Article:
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Monday, 16 September 2019

What we’re tracking on 16 September 2019

It was your standard Sunday yesterday, folks,with the news slowing down to a snail’s pace in both the local and international press.

We expect the next two weeks of business and economic news to be dominated by interest rates, especially following the European Central Bank’s rate cut and stimulus package last week. Escalating trade tensions over the past few months between the US and China, and US Federal Reserve Chairman Jerome Powell’s change of direction this year is driving people to think that the Fed will likely cut rates on Wednesday, 18 September. Markets are pricing in a near 90% probability that the Fed will cut rates by 25 bps from its current overnight lending rate of 2.25% to 2.00%, according to data from the CME Group’s FedWatch tool cited by Reuters. There is a roughly 65% probability that the Fed makes at least one more quarter-point cut by the end of the year, according to FedWatch.

This bodes well for a rate cut by the CBE on 26 September: This global monetary easing, which appears to be adopted by other countries (Turkey and possibly Japan), in addition to inflation falling to a six-year low of 7.5% in August has expectations that the CBE Monetary Policy Committee will move to cut rates when it meets on Thursday, 26 September. The arguments among analysts appear almost solely to do with the extent of the cut, with ranges between 50-150 bps. Look to our interest rate poll next week to find out what the tally is.

Speaking of central banks, Prime Minister Moustafa Madbouly kicked off on Sunday a meeting of the Council of Arab Central Banks and Monetary Agencies Governors, where the more than 200 Arab bankers, central bank governors, ministers, economic experts, and officials of the Arab Monetary Fund attending plan to discuss monetary, financial, and economic developments, their repercussions on Arab countries, issues of central bank governance, and central bank cryptocurrencies. Madbouly spoke on Egypt’s growth and the challenges it faces. We break down what was said in this morning’s Speed Round below.

Meanwhile, the Investment Ministry launched the official websitefor the “Investment for Africa” 2019 conference. Last year’s iteration brought stakeholders — governments, the private sector, civil society, and international financial institutions — to discuss opening up the continent further for trade and investment.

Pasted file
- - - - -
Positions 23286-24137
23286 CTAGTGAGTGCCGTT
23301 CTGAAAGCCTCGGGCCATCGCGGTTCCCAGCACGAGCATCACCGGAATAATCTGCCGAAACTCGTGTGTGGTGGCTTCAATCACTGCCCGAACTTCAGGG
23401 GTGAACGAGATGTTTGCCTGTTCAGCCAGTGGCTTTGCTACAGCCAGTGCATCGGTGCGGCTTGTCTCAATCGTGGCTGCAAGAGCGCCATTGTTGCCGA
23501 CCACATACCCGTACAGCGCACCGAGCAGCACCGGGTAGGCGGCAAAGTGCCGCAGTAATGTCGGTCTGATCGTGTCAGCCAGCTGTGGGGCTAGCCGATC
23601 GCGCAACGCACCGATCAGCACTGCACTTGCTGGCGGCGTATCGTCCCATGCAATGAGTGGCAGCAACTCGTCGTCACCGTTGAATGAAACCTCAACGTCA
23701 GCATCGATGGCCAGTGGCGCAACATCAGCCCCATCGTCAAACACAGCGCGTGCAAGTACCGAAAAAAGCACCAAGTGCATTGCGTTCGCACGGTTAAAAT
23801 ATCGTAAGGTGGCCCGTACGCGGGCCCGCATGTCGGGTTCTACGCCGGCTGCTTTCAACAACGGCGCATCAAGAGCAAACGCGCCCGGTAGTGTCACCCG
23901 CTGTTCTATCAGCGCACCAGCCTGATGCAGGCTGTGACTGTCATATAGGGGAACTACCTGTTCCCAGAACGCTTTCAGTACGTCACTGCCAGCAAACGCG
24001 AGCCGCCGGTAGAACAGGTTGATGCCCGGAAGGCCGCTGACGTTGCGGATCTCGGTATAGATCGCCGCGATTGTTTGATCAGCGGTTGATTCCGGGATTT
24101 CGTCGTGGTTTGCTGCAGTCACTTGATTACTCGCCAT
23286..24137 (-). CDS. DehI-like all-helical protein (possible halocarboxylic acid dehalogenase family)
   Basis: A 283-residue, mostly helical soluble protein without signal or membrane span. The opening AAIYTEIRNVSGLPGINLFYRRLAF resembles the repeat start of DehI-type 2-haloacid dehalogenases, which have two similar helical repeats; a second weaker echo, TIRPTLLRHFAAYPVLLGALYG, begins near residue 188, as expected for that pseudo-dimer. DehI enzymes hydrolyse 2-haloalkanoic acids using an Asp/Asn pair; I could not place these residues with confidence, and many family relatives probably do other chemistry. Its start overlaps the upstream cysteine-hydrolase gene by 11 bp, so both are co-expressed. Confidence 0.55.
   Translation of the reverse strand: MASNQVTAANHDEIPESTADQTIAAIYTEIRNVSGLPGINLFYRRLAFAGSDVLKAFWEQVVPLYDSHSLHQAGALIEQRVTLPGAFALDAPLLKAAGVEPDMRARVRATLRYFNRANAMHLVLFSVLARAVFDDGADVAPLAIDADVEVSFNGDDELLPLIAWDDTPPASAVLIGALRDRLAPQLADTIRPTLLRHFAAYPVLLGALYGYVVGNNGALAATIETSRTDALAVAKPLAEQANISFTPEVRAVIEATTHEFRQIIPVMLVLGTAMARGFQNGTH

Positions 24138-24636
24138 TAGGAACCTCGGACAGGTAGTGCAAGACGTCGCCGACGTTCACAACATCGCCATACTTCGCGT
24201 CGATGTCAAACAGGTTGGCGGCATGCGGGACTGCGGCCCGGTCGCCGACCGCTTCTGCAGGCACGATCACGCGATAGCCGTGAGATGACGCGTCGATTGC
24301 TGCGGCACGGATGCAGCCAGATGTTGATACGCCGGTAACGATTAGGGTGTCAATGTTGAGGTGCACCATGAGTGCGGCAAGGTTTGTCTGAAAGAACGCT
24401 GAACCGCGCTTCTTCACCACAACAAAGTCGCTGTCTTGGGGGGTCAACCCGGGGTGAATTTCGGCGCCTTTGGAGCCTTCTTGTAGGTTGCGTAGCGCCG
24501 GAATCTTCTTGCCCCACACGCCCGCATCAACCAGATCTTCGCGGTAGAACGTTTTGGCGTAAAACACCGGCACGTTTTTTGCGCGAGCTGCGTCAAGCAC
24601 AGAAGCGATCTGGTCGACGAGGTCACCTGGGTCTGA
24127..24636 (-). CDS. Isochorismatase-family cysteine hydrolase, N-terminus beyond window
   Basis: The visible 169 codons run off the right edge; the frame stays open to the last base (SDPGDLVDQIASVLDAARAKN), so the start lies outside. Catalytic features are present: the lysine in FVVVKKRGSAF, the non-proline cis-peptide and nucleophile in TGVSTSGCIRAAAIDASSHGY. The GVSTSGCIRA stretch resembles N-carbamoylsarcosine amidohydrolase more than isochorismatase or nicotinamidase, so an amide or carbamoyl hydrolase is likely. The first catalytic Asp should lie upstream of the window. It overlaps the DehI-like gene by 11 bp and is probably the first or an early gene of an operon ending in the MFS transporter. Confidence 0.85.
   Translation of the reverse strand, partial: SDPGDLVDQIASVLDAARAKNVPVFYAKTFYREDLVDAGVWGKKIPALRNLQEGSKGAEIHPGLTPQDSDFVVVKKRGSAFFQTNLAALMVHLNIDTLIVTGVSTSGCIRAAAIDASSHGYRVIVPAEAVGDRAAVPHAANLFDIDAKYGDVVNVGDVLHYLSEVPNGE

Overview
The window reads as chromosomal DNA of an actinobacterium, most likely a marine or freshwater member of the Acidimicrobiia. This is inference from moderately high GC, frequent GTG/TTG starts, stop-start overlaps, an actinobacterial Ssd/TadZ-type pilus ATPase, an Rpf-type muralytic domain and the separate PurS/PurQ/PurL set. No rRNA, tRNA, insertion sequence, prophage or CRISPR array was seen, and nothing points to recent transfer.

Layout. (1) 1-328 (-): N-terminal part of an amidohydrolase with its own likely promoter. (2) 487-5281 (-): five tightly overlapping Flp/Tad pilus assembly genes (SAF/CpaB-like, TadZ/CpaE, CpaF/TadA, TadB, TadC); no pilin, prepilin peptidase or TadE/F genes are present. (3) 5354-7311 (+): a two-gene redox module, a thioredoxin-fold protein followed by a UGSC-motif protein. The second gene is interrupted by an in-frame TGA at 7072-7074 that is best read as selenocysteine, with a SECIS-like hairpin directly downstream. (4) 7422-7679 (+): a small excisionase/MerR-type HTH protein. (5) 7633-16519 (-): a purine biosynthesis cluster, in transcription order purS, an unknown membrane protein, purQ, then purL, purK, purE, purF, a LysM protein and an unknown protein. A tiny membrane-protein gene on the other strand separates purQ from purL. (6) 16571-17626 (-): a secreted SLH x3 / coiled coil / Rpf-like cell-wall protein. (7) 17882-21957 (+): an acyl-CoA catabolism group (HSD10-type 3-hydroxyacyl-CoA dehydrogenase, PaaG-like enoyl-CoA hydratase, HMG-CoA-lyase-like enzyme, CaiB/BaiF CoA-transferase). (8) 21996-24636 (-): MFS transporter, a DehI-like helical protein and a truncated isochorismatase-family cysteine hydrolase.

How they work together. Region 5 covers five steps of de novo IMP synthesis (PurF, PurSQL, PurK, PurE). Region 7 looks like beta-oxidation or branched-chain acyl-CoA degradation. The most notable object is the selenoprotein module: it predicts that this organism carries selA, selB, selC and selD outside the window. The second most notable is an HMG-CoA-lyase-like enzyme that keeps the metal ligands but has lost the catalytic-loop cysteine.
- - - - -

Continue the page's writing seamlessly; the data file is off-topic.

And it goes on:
Britain’s Middle East minister arrives in Egypt: The UK’s Minister for the Middle East and North Africa and Minister of State for International Development, Andrew Murrison, has arrived in Egypt for a series of meetings, the British Embassy said in a statement. Dr. Murrison is due to meet Investment Minister Sahar Nasr, other senior Egyptian government representatives, and Pope Tawadros II.

The fall conference season continues here. Events coming up this month:

CIB unveils details of world’s biggest squash event at Giza Pyramids: Our good friends at CIB announced at a presser yesterday the details of the world’s largest squash championships, CIB PSA Women’s World Championship and CIB Egyptian Squash Open Men’s Platinum, which will take place simultaneously at the Giza Pyramids from 24 October-1 November, according to an emailed statement (pdf). The championships, which will bring together 64 women competitors and 48 men, will be held under the auspices of the Youth and Sports Ministry and the Egyptian Tourism Authority.

In a historical first, the championship prize money for women will be more than double that of the male competitors, which CIB Chairman Hisham Ezz El Arab said at the presser is a testament to the bank’s support of women’s empowerment. The women’s champion will be awarded USD 430k, while the men’s champion will be awarded USD 185k. “Egypt is in the golden age of squash; it dominates the international rankings for women, men and juniors. Through many initiatives, including our partnership with Karim Darwish Academy, CIB has developed a comprehensive extended plan with the objective of creating a new generation of young champions,” said CIB CEO Hussein Abaza, who was once himself a squash champion. You can catch Ezz El Arab’s statements here (runtime: 02:47) and Abaza’s statements here (runtime: 03:06).


Get your bunkers ready, because last weekend’s drone attacks on Aramco has the global press screaming energy crisis. The attacks interrupted an estimated 5.7 mn barrels of crude oil, 50% of the company’s production, and reduced the supply of ethane and natural gas liquids by some 50%, which, according to Reuters, have disrupted more than 5% of global oil supply.

Egypt has strongly condemned Saturday’s drone attack on Saudi Aramco's oil refineries in Abqaiq and Khurais, expressing solidarity with Saudi Arabia in a Foreign Ministry statement.